The Russian leader is, of course, limited to an extent by the pressures of trade, globalisation and (perhaps to a lesser degree) world opinion. Russia is also subject to the economic sanctions imposed by Europe and the US, which Trump has indicated he will, at least initially, continue. Low oil prices will also affect his capacity for aggressive foreign policy gambits.
But the Kremlin has undertaken some clever diplomacy to restore links with Turkey, a key NATO member, and build its influence there. There is perhaps an example here of how Russia will continue to act – Putin seems determined to move Turkey from a Western sphere to a Russian one. And against the backdrop of civil unrest, a struggling economy, stalled EU accession, a potentially declining NATO and a style of increasingly autocratic governance from President Recep Tayyip Erdoğan that is more attuned to the Kremlin than Brussels, the Russian leader might be said to be succeeding.
The idea of possible Turkish secession from NATO is not a reassuring picture for the Baltic states. After the heady days of Soviet withdrawal in the region in the 1990s and the subsequent accession to NATO and EU membership, the countries of this region could be forgiven for a degree of unease. But whether Russia really would risk all via an invasion of one or another of the Baltics is less clear – where’s the gain? Putin is, if nothing else, a realist and any potential domestic kudos garnered from a military attack on a Baltic state would have to be balanced against the international reaction it would generate – and it seems unlikely that Putin would risk the backlash.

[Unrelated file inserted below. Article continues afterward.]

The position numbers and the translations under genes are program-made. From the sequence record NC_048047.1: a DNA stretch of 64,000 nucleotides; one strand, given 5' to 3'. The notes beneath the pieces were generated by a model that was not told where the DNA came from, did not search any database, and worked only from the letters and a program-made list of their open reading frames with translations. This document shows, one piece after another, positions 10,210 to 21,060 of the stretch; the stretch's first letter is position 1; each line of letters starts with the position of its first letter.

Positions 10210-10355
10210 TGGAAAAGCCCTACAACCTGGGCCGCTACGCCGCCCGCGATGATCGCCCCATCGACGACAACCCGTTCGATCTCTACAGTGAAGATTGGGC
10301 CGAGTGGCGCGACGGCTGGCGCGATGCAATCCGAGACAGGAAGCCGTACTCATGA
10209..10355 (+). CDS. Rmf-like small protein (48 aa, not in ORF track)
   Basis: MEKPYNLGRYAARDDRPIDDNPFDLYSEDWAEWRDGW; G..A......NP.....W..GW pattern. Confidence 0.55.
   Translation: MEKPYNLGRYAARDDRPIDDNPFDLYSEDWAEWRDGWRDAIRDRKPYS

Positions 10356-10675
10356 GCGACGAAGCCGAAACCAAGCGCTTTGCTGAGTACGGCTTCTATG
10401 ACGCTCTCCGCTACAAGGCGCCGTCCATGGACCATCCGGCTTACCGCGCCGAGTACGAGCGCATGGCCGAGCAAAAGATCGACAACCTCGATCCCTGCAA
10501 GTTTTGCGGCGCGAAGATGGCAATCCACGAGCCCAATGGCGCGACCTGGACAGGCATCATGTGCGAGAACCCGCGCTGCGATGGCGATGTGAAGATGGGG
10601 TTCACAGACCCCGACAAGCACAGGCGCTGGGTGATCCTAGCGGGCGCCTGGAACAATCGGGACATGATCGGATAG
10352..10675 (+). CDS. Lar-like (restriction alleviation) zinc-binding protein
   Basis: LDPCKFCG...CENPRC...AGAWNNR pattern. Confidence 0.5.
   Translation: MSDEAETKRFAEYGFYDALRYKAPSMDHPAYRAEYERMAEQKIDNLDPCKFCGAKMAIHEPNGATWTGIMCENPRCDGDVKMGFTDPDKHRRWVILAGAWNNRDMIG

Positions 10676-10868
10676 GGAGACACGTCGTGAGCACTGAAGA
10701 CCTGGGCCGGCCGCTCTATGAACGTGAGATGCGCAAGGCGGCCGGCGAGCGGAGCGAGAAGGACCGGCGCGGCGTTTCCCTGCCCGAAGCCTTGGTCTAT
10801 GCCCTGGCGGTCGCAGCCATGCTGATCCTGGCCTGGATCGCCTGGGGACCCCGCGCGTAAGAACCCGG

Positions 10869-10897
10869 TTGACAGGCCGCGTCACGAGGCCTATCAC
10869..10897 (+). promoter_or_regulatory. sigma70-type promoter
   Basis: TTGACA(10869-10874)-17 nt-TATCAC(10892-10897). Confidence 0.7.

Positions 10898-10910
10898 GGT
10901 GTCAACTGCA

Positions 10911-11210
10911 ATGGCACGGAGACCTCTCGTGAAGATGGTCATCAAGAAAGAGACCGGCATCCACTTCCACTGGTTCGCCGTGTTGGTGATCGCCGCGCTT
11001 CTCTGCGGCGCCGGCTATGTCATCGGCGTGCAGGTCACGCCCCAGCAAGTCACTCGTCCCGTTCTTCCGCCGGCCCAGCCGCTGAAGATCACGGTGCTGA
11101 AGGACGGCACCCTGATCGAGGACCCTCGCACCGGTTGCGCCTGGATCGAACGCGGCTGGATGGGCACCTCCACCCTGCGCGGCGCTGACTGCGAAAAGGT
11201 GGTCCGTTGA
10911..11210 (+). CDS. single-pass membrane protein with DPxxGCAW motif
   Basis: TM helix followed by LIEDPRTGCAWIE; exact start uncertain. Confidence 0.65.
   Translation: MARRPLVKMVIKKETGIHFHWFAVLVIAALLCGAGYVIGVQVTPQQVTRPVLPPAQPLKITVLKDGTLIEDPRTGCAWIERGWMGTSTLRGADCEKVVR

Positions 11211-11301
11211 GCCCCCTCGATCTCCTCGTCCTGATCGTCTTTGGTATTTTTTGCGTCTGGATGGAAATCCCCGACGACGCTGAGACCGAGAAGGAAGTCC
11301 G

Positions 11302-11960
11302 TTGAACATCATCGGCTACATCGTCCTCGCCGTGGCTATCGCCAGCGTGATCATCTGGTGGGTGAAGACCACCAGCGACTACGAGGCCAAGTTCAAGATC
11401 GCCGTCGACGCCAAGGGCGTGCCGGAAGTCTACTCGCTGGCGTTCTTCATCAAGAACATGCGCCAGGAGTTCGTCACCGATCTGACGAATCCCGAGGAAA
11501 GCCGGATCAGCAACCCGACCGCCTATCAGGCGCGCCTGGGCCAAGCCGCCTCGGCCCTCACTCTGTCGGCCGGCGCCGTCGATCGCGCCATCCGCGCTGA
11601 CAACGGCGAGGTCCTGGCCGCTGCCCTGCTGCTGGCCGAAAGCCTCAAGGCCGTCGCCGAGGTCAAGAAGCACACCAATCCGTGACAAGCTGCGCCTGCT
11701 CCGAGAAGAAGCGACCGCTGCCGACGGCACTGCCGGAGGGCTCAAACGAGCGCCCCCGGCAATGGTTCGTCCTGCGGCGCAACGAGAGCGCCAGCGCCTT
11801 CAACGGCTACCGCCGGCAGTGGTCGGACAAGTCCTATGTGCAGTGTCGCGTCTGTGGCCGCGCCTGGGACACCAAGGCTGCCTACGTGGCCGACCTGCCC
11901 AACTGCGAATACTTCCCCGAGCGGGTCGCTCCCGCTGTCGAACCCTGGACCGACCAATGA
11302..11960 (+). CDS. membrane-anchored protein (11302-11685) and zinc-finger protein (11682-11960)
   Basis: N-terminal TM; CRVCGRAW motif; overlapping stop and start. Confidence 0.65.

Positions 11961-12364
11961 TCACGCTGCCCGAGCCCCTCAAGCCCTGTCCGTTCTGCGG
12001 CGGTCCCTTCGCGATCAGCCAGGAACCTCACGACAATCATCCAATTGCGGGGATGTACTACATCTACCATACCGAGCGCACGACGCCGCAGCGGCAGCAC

What of the future of NATO itself? That is far harder to judge. For years, NATO has been seeking a purpose beyond a seemingly hollow collective security requirement. It must be said, however, that with growing Russian military spending, capability and willingness to resort to hard power this may be starting to appear to be less hollow. And after the high-water mark of the return of the Balkan states, NATO has struggled to define its role.
A resurgent Russia might just re-energise the capitals of western Europe in terms of defence priorities. And Trump? In many ways, he is going to set the agenda: will he indeed risk US standing, influence and defence sales with a significant retrenchment policy? He is, after all, a businessman and – from the viewpoint of the American bottom line – a retreat into political isolationism would more likely harm the American economy than grow it.
All eyes are on Washington. If nothing else, we should by now have started to be accustomed to off-the-cuff, but potentially significant, pronouncements from Trump. Keep your Twitter feed open.
The opinions expressed in VIEWPOINT articles are those of the author(s) and do not necessarily reflect the views of Anglia Ruskin University.